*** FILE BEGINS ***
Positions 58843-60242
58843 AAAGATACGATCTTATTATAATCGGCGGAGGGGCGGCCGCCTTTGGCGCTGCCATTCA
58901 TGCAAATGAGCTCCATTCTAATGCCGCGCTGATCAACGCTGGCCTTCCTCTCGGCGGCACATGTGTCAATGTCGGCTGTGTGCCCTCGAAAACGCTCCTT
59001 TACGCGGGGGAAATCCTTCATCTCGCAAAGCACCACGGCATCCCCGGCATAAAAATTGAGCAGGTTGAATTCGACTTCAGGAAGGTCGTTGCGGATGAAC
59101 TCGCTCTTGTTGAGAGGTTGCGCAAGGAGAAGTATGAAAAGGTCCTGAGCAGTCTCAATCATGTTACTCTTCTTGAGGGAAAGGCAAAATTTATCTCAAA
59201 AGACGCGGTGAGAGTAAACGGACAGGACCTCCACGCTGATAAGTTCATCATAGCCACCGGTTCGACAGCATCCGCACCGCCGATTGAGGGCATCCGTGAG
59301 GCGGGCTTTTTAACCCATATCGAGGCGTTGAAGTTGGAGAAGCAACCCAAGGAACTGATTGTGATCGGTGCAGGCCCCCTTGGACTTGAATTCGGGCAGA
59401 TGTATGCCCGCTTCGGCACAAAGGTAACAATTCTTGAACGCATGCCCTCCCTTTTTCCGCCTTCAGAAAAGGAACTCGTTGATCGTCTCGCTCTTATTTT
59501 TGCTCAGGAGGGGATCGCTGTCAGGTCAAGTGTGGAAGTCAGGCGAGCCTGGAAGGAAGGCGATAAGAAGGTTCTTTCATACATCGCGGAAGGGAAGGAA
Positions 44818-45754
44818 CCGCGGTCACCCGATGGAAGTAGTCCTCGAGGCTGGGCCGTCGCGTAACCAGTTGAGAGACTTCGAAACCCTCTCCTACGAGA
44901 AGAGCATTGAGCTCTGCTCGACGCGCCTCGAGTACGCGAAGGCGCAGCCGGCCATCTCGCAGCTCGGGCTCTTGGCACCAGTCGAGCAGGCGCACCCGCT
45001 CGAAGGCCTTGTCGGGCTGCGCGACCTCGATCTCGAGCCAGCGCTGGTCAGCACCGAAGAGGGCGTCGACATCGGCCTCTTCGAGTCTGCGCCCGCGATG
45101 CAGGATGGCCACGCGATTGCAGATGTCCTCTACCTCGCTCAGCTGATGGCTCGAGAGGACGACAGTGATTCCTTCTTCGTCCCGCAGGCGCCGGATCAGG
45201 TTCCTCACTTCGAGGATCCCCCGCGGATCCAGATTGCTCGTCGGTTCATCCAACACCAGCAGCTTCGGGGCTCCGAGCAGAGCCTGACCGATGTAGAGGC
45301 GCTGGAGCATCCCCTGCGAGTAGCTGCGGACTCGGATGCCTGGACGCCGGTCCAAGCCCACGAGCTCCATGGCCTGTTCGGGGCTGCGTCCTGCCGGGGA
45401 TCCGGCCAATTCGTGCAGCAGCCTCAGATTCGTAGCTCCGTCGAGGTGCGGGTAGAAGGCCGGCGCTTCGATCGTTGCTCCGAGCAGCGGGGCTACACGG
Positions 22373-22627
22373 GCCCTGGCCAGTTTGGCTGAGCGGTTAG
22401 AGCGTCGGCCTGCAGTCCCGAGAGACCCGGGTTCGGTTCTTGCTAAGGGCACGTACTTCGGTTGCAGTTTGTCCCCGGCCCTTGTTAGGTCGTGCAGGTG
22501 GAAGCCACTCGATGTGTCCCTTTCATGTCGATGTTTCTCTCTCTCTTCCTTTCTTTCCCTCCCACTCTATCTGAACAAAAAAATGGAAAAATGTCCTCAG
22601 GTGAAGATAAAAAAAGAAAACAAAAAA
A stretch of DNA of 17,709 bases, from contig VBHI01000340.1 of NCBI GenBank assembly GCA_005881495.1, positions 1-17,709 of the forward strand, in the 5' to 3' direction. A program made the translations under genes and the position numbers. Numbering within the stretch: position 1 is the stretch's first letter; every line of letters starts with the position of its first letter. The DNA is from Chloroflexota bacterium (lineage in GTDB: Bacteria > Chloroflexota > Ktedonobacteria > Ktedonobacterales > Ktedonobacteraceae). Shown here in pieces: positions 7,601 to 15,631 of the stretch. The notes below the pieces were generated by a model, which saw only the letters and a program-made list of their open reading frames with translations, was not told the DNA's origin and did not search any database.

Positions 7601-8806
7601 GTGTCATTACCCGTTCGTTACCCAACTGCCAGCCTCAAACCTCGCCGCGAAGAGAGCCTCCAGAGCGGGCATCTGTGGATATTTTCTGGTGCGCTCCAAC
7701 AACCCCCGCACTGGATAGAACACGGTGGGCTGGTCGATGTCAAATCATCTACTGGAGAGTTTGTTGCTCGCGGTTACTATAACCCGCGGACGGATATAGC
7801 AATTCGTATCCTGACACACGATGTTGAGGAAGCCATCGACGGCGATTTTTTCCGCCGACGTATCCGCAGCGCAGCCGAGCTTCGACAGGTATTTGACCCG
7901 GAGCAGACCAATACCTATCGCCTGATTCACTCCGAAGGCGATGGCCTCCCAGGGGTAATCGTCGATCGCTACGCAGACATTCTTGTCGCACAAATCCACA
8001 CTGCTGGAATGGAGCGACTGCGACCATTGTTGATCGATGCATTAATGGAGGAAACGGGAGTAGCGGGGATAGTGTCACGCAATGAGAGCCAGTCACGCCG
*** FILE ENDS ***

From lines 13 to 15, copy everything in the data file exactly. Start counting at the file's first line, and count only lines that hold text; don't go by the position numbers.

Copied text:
45001 CGAAGGCCTTGTCGGGCTGCGCGACCTCGATCTCGAGCCAGCGCTGGTCAGCACCGAAGAGGGCGTCGACATCGGCCTCTTCGAGTCTGCGCCCGCGATG
45101 CAGGATGGCCACGCGATTGCAGATGTCCTCTACCTCGCTCAGCTGATGGCTCGAGAGGACGACAGTGATTCCTTCTTCGTCCCGCAGGCGCCGGATCAGG
45201 TTCCTCACTTCGAGGATCCCCCGCGGATCCAGATTGCTCGTCGGTTCATCCAACACCAGCAGCTTCGGGGCTCCGAGCAGAGCCTGACCGATGTAGAGGC